Unfortunately, It Seems the Key to a Better Relationship Is Doing Chores Together

Recent research suggests that couples who share chores, rather than simply dividing them equally, experience more relationship satisfaction

Black and white photo from the 1950s shows a mother and father receive help from their young children while washing and drying dishes in their kitchen.
The couple that labors together, stays together.
Harold M. Lambert/Lambert/Getty Images

I do not, as members of my generation have been known to say, dream of labor. I do not aspire to hard work in my life in general, and I certainly don’t dream of laboring in my relationships. Unfortunately, while I would prefer a relationship in which I am constantly wined, dined and pampered, most long-term partnerships will, at some point or another, dissolve into a daily ritual of domestic duties. You move in together, you get a dog and maybe a kid or two, or then you spend the rest of your lives taking turns cleaning the house and buying groceries and doing laundry. It sounds horrifying and monotonous, sure, but it’s either that or doing all those same things by yourself and then dying alone, so pick your poison.

Anyway, that’s not the point. The point is that, according to a new study, the key to the closest thing any of us are going to get to a satisfying relationship is sharing that horrifying monotony, rather than divvying it up. It’s no secret that men have a pretty bad reputation for neglecting their share of household duties, but it turns out that even when chores are split up evenly, relationships suffer if those responsibilities aren’t shared, e.g., if you always do the grocery shopping and she always does the laundry.

In an analysis of nationally representative surveys from the 1990s and early 2000s that gathered information on family life and time use, University of Utah associate professor Daniel Carlson noticed that couples who shared the same tasks reported higher levels of relationship satisfaction. “The number of equally shared tasks matters a great deal for both men’s and women’s relationship quality,” wrote Carlson in a Council for Contemporary Families research brief for the paper, to be published in the journal Sex Roles. “Indeed, among recent cohorts there is evidence to suggest that it matters as much if not more than each partner’s overall proportion of housework.”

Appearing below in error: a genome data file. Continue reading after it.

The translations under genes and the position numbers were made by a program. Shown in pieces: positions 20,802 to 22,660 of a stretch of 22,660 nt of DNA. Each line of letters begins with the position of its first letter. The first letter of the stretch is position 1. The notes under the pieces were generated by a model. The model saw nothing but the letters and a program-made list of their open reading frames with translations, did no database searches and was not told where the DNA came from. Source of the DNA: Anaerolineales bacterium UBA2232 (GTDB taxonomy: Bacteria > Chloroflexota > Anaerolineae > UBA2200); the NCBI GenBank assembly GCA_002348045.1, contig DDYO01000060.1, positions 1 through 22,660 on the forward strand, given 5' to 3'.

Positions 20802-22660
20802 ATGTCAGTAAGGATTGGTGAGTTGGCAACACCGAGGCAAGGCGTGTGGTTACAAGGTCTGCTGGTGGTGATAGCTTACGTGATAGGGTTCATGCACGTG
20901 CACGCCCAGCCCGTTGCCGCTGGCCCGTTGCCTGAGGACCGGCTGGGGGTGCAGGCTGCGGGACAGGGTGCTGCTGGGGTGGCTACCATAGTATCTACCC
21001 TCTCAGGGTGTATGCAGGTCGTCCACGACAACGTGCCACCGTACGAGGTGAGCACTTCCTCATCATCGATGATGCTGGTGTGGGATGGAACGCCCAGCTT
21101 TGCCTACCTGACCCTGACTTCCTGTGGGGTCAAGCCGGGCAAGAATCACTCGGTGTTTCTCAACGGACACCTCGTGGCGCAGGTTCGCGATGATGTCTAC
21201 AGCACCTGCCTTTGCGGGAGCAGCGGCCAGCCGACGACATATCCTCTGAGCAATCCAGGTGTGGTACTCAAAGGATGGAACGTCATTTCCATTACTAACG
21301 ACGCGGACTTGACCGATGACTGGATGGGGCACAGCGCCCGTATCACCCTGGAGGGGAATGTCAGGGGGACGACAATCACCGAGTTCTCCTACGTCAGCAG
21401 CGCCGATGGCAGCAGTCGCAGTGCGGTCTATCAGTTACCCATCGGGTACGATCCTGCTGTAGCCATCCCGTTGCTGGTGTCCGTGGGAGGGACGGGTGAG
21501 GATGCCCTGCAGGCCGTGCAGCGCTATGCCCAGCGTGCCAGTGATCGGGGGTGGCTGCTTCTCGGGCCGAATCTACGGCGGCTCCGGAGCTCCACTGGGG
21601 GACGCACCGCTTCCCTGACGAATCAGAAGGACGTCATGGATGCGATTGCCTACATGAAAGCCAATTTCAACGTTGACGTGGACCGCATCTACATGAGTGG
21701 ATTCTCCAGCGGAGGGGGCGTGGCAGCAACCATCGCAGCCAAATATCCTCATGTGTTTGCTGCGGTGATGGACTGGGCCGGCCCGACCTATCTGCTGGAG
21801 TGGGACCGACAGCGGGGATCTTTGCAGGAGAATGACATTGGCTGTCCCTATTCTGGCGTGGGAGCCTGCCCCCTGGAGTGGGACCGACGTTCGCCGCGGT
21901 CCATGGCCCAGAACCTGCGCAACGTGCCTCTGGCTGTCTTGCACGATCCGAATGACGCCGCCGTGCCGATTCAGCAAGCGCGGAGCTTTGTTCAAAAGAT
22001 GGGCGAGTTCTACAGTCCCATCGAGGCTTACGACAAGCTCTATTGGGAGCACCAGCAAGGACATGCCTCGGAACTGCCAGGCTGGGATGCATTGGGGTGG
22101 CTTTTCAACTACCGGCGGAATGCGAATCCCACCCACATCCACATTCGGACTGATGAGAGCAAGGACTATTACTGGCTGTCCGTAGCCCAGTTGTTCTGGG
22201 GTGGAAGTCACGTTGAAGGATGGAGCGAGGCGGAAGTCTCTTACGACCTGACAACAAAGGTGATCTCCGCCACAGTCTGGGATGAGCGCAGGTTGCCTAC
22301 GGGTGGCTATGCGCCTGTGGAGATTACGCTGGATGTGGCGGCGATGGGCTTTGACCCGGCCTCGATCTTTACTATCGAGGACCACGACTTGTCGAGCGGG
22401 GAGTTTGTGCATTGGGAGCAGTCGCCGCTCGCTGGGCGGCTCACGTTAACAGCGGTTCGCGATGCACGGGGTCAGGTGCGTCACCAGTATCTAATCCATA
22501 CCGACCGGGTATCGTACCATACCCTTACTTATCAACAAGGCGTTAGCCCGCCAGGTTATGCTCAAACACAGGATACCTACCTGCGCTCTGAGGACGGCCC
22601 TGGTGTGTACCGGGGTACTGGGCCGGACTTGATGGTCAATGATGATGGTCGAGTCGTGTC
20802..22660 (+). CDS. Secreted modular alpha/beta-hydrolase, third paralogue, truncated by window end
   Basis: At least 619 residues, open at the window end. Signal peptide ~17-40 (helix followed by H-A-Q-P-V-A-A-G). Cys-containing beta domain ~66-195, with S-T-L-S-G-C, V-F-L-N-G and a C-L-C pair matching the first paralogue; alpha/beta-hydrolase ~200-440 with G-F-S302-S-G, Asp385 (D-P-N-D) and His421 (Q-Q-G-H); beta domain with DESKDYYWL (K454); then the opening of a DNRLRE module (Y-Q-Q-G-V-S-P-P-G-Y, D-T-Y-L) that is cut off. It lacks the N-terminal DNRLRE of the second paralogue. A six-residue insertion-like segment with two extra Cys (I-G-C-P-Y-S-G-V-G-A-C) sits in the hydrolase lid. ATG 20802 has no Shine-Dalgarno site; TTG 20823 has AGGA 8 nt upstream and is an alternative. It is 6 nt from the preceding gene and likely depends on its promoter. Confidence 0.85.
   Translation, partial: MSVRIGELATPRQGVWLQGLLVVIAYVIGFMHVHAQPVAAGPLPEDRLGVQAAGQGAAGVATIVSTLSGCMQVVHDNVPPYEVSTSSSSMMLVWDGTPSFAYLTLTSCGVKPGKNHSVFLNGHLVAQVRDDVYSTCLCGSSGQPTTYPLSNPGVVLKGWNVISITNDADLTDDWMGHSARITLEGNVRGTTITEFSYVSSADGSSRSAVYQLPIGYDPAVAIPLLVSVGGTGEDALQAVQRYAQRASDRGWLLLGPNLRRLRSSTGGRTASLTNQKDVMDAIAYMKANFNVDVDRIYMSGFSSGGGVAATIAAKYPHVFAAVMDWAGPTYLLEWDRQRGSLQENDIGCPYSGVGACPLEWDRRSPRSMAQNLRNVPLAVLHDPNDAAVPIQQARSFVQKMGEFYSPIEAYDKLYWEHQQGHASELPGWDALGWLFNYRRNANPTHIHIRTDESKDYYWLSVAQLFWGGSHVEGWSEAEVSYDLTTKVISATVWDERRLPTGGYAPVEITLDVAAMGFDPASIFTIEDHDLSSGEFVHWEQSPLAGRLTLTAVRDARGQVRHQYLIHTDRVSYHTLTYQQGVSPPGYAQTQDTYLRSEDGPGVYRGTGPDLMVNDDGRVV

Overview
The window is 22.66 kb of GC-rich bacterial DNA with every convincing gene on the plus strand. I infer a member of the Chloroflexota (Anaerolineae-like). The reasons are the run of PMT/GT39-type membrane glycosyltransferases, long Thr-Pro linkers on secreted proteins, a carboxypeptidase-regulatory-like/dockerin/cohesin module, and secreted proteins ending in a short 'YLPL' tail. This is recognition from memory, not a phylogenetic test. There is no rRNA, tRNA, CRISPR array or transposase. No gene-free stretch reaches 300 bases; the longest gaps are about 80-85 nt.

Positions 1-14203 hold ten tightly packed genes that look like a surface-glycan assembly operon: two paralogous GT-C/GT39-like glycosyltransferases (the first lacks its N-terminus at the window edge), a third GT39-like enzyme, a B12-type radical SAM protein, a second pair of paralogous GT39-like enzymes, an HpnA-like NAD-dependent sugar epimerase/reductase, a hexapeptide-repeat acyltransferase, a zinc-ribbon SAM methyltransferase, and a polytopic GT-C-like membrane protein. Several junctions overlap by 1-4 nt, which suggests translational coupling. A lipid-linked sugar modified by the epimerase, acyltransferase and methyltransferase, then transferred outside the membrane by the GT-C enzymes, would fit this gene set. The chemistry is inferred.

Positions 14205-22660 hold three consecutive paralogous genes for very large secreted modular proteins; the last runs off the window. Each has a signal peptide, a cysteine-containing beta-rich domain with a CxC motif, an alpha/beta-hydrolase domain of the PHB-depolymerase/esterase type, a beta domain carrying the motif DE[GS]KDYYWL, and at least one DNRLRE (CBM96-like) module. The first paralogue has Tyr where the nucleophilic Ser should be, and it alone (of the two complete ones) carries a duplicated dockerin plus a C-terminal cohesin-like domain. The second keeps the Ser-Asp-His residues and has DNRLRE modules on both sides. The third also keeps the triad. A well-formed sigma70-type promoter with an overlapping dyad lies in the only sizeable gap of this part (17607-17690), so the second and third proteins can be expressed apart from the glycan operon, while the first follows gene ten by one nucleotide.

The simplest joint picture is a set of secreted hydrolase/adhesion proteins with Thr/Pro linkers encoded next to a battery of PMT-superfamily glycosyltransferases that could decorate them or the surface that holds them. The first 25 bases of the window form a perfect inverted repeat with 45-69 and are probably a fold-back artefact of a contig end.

This doesn’t mean that you have to buy a second vacuum so you can both literally do the same chores at the same time — that would probably be a huge waste of time and energy. Rather, Carlson’s research suggests that couples should switch off household responsibilities, rather than each partner sticking to their assigned chores. According to Carlson, it’s the feeling of fairness that matters most: “For both men and women, the number of equally shared tasks is associated with a greater likelihood of A) feeling their relationship is fair to both partners, B) feeling satisfied with their own housework arrangement, and C) feeling satisfied with the relationship overall.”

This, Carlson speculates, may have to do with the simple fact that not all chores are created equally. More onerous or tedious chores like doing the laundry or cleaning the bathroom may be significantly less enjoyable than, say, cooking or grocery shopping. So if you’re spending all your time in the kitchen while your partner is stuck scrubbing the bathroom floor, that arrangement probably wouldn’t feel particularly fair or satisfying even if you’re technically distributing the total volume of household chores evenly.

So, unless you can afford to pay other people to attend to your domestic duties while you and your partner actually get to enjoy your lives, it seems the next best thing is sharing your chores — which really kind of sucks, honestly.

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